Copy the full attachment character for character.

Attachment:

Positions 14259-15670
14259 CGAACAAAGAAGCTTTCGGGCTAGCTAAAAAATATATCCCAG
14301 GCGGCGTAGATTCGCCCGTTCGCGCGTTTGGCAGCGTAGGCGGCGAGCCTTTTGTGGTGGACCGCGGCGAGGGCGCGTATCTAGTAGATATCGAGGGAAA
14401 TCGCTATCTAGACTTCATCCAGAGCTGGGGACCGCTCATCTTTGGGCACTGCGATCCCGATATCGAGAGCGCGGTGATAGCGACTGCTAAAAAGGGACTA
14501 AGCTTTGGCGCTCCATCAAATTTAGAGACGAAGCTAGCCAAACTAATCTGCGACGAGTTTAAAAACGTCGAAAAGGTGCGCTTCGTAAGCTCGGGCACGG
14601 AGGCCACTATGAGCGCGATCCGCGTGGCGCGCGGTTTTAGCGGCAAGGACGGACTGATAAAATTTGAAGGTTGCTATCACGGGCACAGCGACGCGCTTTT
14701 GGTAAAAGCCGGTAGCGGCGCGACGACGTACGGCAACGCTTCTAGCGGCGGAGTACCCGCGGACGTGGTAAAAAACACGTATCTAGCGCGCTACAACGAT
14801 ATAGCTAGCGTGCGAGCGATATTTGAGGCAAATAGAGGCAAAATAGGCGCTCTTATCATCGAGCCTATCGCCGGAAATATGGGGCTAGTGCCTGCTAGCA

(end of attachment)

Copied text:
Positions 14259-15670
14259 CGAACAAAGAAGCTTTCGGGCTAGCTAAAAAATATATCCCAG
14301 GCGGCGTAGATTCGCCCGTTCGCGCGTTTGGCAGCGTAGGCGGCGAGCCTTTTGTGGTGGACCGCGGCGAGGGCGCGTATCTAGTAGATATCGAGGGAAA
14401 TCGCTATCTAGACTTCATCCAGAGCTGGGGACCGCTCATCTTTGGGCACTGCGATCCCGATATCGAGAGCGCGGTGATAGCGACTGCTAAAAAGGGACTA
14501 AGCTTTGGCGCTCCATCAAATTTAGAGACGAAGCTAGCCAAACTAATCTGCGACGAGTTTAAAAACGTCGAAAAGGTGCGCTTCGTAAGCTCGGGCACGG
14601 AGGCCACTATGAGCGCGATCCGCGTGGCGCGCGGTTTTAGCGGCAAGGACGGACTGATAAAATTTGAAGGTTGCTATCACGGGCACAGCGACGCGCTTTT
14701 GGTAAAAGCCGGTAGCGGCGCGACGACGTACGGCAACGCTTCTAGCGGCGGAGTACCCGCGGACGTGGTAAAAAACACGTATCTAGCGCGCTACAACGAT
14801 ATAGCTAGCGTGCGAGCGATATTTGAGGCAAATAGAGGCAAAATAGGCGCTCTTATCATCGAGCCTATCGCCGGAAATATGGGGCTAGTGCCTGCTAGCA